Coventry: funeral of Mgr Tom Gavin

 Procession to  grave by the Shrine of Our Lady of Cotton.  Picture: Peter Jennings

Procession to grave by the Shrine of Our Lady of Cotton. Picture: Peter Jennings

The Funeral Mass for Mgr Tom Gavin was held on Tuesday, 12 January, at St Thomas More Church, in Coventry, where he was parish priest from 1978-2004.

The principal celebrant and preacher was the Most Reverend Bernard Longley, Archbishop of Birmingham, together with Bishop Philip Pargeter and Bishop David McGough and more than 60 priests, all wearing purple vestments.

Bishop Pargeter, retired Auxiliary Bishop of Birmingham, taught on the staff at Cotton College, situated in North Staffordshire, when Mgr Tom Gavin was headmaster. Bishop McGough, Auxiliary Bishop of Birmingham, was a former pupil at the College, which closed in 1987.

The other concelebrants on the sanctuary were: Mgr John Moran, the Vicar General; Canon Garry Byrne, Catholic Dean of Coventry; Fr Timothy Menezes, who succeeded Mgr Tom as Parish Priest of St Thomas More in 2004; and Fr Jonathan Veasey, former assistant priest at St Thomas More, 1995-2004.

Mgr Gavin, one of the longest serving priests in the Archdiocese of Birmingham, died in Coventry's University Hospital, during the early hours of Christmas Day 2009, after a short illness, aged 87.

At the start of Mass Archbishop Longley welcomed relatives, friends, and associates of Mgr Tom Gavin. He had a special word of thanks for those who had cared for Mgr Tom.

Born in Coventry, Mgr Tom will be remembered with great affection by parishioners of St Thomas More and the wider community.

Canon Byrne, the Catholic Dean, read a tribute received from the Lord Mayor of Coventry, Councillor Jack Harrison, who was among the civic leaders present in the packed parish church.

Mgr Tom was the organiser of the Pastoral Visit of Pope John Paul II to Baginton airfield Coventry, on Pentecost Sunday, 30 May 1982.

During his sermon Archbishop Bernard Longley said: "The priests of the diocese have been entrusted by our Lord with the care and guidance of his people.

"We can see it as providential that Mgr Tom was called by the Lord to his eternal reward during this Year for Priests.  In the manner and the moment of his departing we are given an opportunity to reflect on the great gift of the priesthood through its concrete expression in the life of Mgr Tom Gavin.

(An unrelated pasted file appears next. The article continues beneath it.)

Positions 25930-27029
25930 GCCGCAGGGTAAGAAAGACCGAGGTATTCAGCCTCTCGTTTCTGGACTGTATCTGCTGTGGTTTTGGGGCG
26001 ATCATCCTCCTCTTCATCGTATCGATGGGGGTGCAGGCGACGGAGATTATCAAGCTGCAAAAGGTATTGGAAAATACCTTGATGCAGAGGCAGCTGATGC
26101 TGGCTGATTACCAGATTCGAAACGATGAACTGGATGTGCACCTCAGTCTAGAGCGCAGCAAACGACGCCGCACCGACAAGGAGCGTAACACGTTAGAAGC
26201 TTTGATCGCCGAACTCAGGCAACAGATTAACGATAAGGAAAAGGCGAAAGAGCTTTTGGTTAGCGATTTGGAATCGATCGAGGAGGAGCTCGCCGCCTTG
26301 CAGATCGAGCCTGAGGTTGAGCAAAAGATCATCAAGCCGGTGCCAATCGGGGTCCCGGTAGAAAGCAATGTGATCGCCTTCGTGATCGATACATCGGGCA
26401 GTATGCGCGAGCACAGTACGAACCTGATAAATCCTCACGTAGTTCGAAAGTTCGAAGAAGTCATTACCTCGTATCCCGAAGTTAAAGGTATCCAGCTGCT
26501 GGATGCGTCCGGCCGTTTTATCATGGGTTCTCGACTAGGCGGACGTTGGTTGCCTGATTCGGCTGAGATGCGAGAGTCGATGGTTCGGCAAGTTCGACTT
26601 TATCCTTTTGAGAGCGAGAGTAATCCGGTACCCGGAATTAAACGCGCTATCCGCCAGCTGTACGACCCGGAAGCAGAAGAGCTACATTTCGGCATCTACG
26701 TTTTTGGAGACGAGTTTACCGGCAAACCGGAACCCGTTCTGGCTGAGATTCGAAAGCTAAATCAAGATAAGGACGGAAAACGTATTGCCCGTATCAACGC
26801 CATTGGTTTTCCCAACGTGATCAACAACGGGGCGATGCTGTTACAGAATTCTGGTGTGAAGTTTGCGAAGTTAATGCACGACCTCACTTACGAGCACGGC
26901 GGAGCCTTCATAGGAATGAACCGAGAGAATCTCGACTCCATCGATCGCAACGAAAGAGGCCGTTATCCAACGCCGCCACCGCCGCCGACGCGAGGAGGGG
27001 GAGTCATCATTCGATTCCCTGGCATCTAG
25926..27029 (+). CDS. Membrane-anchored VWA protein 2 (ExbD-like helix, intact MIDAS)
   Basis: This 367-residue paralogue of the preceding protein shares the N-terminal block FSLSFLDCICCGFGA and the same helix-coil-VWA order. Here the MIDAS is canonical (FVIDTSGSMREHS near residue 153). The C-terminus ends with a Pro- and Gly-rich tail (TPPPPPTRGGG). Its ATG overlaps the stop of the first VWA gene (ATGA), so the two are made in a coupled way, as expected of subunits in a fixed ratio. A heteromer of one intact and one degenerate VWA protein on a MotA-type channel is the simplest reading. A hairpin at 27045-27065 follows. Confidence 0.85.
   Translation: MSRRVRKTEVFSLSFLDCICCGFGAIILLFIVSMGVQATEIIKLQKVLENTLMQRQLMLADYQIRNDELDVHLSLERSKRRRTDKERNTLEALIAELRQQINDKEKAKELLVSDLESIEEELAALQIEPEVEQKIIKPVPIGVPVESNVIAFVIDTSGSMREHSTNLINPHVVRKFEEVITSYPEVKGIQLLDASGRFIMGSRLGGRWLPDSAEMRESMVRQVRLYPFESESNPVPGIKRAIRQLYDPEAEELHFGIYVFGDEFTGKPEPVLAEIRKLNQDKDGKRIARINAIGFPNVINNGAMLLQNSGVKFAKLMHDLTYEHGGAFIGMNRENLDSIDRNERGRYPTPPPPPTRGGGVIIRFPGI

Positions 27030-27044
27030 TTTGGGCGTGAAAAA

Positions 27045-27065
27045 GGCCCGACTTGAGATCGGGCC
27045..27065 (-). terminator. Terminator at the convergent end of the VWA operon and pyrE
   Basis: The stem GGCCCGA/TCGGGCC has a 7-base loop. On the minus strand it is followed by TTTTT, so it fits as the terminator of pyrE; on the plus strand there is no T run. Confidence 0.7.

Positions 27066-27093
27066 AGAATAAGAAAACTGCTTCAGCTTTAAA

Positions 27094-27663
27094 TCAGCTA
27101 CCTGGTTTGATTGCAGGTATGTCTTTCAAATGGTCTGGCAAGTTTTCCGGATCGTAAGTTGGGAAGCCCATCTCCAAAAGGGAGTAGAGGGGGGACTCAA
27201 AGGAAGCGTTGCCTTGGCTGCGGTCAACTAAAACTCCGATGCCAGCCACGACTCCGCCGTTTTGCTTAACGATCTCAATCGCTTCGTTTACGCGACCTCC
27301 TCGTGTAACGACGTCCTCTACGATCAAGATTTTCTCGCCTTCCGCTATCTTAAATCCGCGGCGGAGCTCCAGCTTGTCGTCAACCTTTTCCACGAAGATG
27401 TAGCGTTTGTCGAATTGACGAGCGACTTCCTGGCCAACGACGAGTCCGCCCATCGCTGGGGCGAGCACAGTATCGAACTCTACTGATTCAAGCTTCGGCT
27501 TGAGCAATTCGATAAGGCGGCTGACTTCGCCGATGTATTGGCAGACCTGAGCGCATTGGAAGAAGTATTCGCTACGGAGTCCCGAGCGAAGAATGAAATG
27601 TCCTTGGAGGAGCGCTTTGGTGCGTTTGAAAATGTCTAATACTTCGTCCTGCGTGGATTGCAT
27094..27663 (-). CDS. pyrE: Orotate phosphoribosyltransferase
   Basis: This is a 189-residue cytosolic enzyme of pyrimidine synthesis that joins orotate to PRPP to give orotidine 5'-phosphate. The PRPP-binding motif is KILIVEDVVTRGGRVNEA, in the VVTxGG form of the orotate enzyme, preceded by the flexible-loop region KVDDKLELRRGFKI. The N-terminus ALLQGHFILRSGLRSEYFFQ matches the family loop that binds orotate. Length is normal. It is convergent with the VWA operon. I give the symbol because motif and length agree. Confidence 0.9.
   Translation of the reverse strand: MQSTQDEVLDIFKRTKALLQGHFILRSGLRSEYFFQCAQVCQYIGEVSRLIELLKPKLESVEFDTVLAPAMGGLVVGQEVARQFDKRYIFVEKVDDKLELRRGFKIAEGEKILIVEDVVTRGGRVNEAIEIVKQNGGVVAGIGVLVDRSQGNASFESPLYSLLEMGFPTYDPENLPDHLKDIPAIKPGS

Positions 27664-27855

"He received a share in the Priesthood of Christ which would forever change the course and the outcomes of his life.  I have been told by those who knew him at Cotton College that his priestly life was characterised by loyalty, faithfulness and a total commitment to whatever he was called to do.

"For every priest it is that closeness to Christ that gives us confidence to serve his holy people day by day - such a closeness in prayer and study, and as we recognise his presence in the lives of those around us, that we do not lose sight of him. If our eyes are fixed on him then we cannot head off in the wrong direction or lead others astray."

Archbishop Bernard concluded: "At the end of this Mass Mgr Tom's earthly remains will be laid to rest near to this church.  His grave is beside the relocated Shrine of Our Lady of Cotton, which is itself a beautiful reminder of his and our devotion to Mary the Mother of the Church."

After Holy Communion Mgr Tom Gavin's chalice, paten, white stole, and Bible open at the Gospel of St John, were removed from the top of his coffin. The white pall was taken away before Bishop Philip Pargeter stood in front of the light English oak coffin with its silver crucifix and said the prayers of commendation.

The coffin was carried out, through the main door of the church and the short distance to the Shrine of Our Lady of Cotton.

It was here, on a bitterly cold, early January afternoon, with snow covering the grass, that Mgr Thomas Joseph Gavin, was buried directly in front of the shrine of Our Lady from Cotton College where he had been a pupil, member of staff and headmaster.

The Salve Regina was sung at the graveside at the end of a deeply moving two-hour Funeral Mass that will long be remembered in the Archdiocese of Birmingham.


Share this story